Autism Ontario (legally incorporated as Autism Society Ontario) is a charitable organization with a history of over 49 years representing the thousands of people on the autism spectrum and their families across Ontario. Made up of knowledgeable parents, professionals, and autistic self-advocates who can speak to the key issues that impact autistic individuals and their families, Autism Ontario is the province’s leading source of information and referral on autism, and one of the largest collective voices representing the autism community. There are seven regions across the province of Ontario.
The work we do helps all autistic individuals and families in their communities have access to meaningful supports, information, and connections so they are equitably and seamlessly supported across their life course.
Autism Ontario is guided by the board of directors, composed of parents, people on the spectrum, and respected professionals, who provide governance, expertise, and guidance to the organization on a volunteer basis.
Autism Ontario aims to support and advocate alongside all autistic individuals across the province, regardless of race, ethnicity, income, religion, or gender identity.
Now more than ever, we must be active and deliberate in listening to and including all autistic voices across the province. We will continue to expand our reach to neglected segments of our community. We will work to provide spaces of support and advocacy for our Black and Indigenous communities. And we will work together to dismantle the systems of oppression that prevent many autistic individuals from realizing their potential and living meaningful lives.
As we do our work, we will also reflect on the systems of oppression that prevent many autistic individuals from realizing their potential and living meaningful lives.
As a registered charitable organization (Charitable no. 119248789RR0001), Autism Ontario is nonpartisan. This means the information and resources we provide and share, and the opinions we hold on matters related to our charitable purpose, do not endorse or criticize a specific political party, candidate, elected official, or platform.
When federal and provincial elections occur, we are often asked what we are and aren’t permitted to do. As a Canadian registered charity, we are permitted to conduct public policy dialogue and development activities connected to the legal purpose of our existence as a charity, provided they are not partisan.
As such, in our approach to advocacy and engaging in provincial and federal elections, Autism Ontario:
- DOES gather existing and/or create new, evidence-informed, autism-related information from a wide variety of sources including surveys, relevant research, and public policy documents that represent diverse views, including those of people with lived experience across Ontario.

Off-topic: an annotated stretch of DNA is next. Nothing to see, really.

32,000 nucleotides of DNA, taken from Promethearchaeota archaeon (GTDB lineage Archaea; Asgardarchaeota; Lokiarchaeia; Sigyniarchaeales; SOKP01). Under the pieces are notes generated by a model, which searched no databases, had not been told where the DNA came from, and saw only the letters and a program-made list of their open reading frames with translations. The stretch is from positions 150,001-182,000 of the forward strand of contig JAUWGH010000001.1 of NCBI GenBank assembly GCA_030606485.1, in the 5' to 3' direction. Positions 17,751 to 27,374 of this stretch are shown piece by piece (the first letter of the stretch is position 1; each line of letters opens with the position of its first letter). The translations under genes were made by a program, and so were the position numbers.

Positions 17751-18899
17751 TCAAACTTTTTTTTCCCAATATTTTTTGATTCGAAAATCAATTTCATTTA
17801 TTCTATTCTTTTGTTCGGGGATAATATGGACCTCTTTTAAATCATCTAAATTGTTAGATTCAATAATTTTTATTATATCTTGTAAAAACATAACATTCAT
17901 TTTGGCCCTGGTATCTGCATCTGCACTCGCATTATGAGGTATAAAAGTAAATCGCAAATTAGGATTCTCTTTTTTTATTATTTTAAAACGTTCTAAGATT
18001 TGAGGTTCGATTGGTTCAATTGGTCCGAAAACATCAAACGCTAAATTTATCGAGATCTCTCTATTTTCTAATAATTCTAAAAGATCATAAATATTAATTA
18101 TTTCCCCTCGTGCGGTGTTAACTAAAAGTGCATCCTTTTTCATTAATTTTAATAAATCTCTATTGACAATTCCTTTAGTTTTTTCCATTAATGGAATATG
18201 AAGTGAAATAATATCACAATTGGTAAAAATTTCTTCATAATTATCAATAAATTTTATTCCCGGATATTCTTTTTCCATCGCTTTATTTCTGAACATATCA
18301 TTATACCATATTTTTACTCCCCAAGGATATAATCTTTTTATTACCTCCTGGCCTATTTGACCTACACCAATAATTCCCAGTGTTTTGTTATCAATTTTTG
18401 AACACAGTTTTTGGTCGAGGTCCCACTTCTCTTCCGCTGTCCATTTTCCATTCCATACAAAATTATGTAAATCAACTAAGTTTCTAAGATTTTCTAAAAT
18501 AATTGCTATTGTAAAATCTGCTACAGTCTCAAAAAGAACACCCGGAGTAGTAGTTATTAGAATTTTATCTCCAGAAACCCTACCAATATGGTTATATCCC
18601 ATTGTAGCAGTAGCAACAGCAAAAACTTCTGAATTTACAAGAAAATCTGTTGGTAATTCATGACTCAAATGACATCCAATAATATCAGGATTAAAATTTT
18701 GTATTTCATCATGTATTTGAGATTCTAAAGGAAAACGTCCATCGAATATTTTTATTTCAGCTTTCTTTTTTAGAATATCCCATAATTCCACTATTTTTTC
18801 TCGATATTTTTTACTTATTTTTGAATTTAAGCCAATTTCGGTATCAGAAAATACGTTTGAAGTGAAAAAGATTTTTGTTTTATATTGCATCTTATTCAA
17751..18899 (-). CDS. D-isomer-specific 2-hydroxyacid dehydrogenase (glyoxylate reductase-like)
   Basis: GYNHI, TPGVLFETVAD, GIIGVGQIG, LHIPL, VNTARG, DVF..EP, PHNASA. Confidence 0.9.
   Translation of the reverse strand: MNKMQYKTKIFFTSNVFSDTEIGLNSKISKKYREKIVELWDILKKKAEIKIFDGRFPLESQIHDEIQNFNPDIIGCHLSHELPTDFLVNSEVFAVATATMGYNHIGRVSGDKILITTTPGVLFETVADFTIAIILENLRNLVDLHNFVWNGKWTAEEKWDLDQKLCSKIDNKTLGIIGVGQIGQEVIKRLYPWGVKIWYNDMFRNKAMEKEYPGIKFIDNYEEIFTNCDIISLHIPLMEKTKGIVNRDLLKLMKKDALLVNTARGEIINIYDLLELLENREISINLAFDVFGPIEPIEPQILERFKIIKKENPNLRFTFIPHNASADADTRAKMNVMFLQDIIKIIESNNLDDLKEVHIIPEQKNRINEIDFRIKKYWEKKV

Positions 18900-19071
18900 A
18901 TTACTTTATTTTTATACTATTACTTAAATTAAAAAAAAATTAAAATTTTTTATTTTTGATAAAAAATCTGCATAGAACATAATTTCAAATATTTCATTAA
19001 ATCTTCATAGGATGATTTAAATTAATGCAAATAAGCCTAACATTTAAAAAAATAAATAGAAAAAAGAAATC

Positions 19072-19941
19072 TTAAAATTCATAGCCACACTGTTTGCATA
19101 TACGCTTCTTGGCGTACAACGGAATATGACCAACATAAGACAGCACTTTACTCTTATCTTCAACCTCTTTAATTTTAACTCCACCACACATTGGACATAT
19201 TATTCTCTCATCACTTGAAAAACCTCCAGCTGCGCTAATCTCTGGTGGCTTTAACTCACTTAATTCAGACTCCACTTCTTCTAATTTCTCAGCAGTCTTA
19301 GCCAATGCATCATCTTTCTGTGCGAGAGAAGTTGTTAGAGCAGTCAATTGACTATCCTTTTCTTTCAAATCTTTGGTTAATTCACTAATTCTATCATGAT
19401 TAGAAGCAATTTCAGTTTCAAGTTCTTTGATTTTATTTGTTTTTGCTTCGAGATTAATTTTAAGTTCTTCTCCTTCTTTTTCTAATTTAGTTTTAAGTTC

- DOES provide a balanced analysis of party platforms or positions on issues as they relate to autism in Ontario.
- DOES NOT make partisan statements or endorse a party attempt to influence our community and supporters as to which candidate or party to support.
If you have questions about our charitable status or what it means for Autism Ontario to be nonpartisan, please connect with us at firstname.lastname@example.org.
The Autism Ontario provincial office is located in Toronto, which is on the traditional territory of many nations including the Mississaugas of the Credit, the Anishnabeg, the Chippewa, the Haudenosaunee, and the Wendat peoples and is now home to many diverse First Nations, Inuit and Métis peoples. Toronto is covered by Treaty 13 signed with the Mississaugas of the Credit, and the Williams Treaties signed with multiple Mississaugas and Chippewa bands.
We recognize, however, that our staff, volunteers, members, and the wider community are located all over the province, on different Treaty lands. It is important to recognize that wherever we are in Ontario, we are located on the traditional territory of Indigenous peoples dating back time immemorial, and we want to show our respect for their contributions and recognize the role of treaty making in what some of us know as Ontario, still shared land, based on treaty.
Although hundreds of years have passed since the first treaties were signed, they are still relevant today. Perhaps now more than ever, it’s important to recognize the significance of these connections. We are grateful to have the opportunity to live and work on this land, and by doing so, give our respect to its first inhabitants.
We invite you to take a moment to make a personal connection to the land where you’re visiting our website from today, and recognize the contributions of the Indigenous peoples in your location.
Here is a resource to learn about the territories we live and work on: https://native-land.ca
On the National Day of Truth and Reconciliation, we remember and commemorate those who have experienced residential schools. We honour the healing journeys of survivors, their families and communities and uphold our commitment to the ongoing process of reconciliation. We are hopeful that this will allow for meaningful dialogue surrounding the impacts and legacy residential schools have left behind while honouring the strengths and contributions of Indigenous communities nationwide.
Learn more about the National Day of Truth and Reconciliation: